Denver 1978. 13-year-old Finney (Mason Thames) is a school kid who is a decent baseball pitcher. It looks like he is about to strike out big hitter Bruce (Tristan Pravong), but after two strikes Bruce goes all the way. Clearly happy with himself, while riding his bike home a black van looms ominously and Bruce disappears. He’s not the first to vanish and a police manhunt has come up empty. More “snatchings” will follow.
The cops call on Finney’s straight talking sister Gwen (Madeleine McGraw) because they hear she has been having “visions” about black balloons found at the scene. Gwen – like her mother before her, who took her own life – sees things. There is truth in her dreams. Problem is her father (Jeremy Davies) tries to beat that out of her, because he doesn’t want her to follow in her mother’s footsteps. A heavy drinker, both Gwen and Finney are scared of their dad, who treats them shamefully, even though he says he loves them. Further, Finney is someone picked on at school and he would rather be pummeled than stand up for himself.
And then, he too is “captured” by the man known as The Grabber (Ethan Hawke). The Grabber locks Finney into a soundproof home basement, entry to which is through a heavy steel door. He wears a mask over his mouth and another (with horns) over his eyes and says he won’t harm Finney if he cooperates. In the room is a mattress and an old black phone on the wall. It was disconnected long ago and yet that phone rings continually. On the other end are the voices of The Grabber’s other victims.
Written (with Robert Cargill) and directed by Scott Derrickson, The Black Phone is based on a short story by Joe Hill. Derrickson and Cargill also collaborated on the horror mystery thriller Sinister in 2012 and Doctor Strange in 2016.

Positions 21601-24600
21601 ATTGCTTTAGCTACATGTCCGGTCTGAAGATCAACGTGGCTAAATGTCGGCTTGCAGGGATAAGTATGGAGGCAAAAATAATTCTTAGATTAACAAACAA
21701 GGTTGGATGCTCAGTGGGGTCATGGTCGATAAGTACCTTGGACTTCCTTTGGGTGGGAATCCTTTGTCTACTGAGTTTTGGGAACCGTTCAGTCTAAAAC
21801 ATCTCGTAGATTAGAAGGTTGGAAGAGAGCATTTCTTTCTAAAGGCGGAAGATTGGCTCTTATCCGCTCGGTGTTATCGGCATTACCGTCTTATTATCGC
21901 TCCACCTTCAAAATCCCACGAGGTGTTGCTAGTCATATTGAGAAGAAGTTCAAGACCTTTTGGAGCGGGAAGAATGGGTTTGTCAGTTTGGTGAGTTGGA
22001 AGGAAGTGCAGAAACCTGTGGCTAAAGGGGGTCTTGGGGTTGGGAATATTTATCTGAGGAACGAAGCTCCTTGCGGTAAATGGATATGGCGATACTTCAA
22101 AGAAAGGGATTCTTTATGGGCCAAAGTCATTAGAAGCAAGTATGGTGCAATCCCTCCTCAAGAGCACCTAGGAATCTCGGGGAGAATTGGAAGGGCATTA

As you can imagine, a dark pall hangs over the film. Some of the physical violence – beatings and strapping – is particularly disturbing. So is the premise of child abductions and worse. Creepy music from Mark Koven gives the movie an appropriate edge.
Madeleine McGraw is excellent as Finney’s feisty sister. She brings attitude and sass to her characterisation. She is the most compelling of actors. Mason Thames is more reflective as the “hero” – quite the contrast. The relationship between the pair is critical in building audience connection. I wasn’t as sold on the performance of Jeremy Davies as the dad. I found that role somewhat forced or affected. The picture has an amateurish feel in parts (including representations of the police and the bullies). It could be argued that is appropriate, given the events depicted happened in the ‘70s and therefore are more reflective of the era. Alternatively, it can be seen as falling short of the mark required of a film in 2022.
I felt there were also flat patches, where we were waiting for something more to happen and what was happening wasn’t all that absorbing. Still, The Black Phone has a few genuine jump-out-of-your-seat moments and its undercurrent is decidedly nasty.
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Alex First is a Melbourne based journalist and communications specialist. He contributes to The Blurb on film and theatre.